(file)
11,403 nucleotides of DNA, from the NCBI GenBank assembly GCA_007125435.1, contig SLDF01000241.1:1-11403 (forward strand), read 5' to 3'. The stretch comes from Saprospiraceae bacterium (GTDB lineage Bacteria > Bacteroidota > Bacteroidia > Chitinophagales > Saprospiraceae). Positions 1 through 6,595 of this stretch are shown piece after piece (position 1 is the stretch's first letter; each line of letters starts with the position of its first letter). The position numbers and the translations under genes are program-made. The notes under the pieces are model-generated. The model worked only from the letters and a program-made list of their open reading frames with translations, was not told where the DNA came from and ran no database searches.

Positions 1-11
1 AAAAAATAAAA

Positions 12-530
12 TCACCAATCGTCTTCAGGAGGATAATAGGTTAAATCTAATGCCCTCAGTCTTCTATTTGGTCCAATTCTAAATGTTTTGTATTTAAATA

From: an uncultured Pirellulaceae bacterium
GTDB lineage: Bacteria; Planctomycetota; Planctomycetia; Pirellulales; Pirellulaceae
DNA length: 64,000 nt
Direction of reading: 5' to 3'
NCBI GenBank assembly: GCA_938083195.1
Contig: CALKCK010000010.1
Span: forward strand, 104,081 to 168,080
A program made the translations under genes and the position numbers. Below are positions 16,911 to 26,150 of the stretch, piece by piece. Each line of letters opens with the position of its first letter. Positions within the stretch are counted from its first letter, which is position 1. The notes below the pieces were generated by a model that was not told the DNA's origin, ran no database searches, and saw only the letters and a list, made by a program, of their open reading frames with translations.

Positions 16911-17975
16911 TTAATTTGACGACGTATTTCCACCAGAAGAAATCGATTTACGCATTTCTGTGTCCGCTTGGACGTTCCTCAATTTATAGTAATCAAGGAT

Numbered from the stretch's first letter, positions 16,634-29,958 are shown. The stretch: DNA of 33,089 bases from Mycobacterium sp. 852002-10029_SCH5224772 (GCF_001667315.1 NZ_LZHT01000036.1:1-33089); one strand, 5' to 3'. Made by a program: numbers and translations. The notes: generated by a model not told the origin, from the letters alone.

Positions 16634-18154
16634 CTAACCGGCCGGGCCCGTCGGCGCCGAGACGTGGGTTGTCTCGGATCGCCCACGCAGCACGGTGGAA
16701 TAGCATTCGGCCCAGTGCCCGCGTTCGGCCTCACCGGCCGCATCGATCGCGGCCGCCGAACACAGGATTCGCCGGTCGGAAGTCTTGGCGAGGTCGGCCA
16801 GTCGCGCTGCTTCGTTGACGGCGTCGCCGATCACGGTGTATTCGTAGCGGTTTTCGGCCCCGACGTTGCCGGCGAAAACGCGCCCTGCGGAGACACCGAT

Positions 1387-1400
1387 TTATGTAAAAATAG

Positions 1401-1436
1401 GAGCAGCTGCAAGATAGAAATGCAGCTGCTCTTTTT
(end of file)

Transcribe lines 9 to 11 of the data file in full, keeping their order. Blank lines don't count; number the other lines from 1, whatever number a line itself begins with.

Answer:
Direction of reading: 5' to 3'
NCBI GenBank assembly: GCA_938083195.1
Contig: CALKCK010000010.1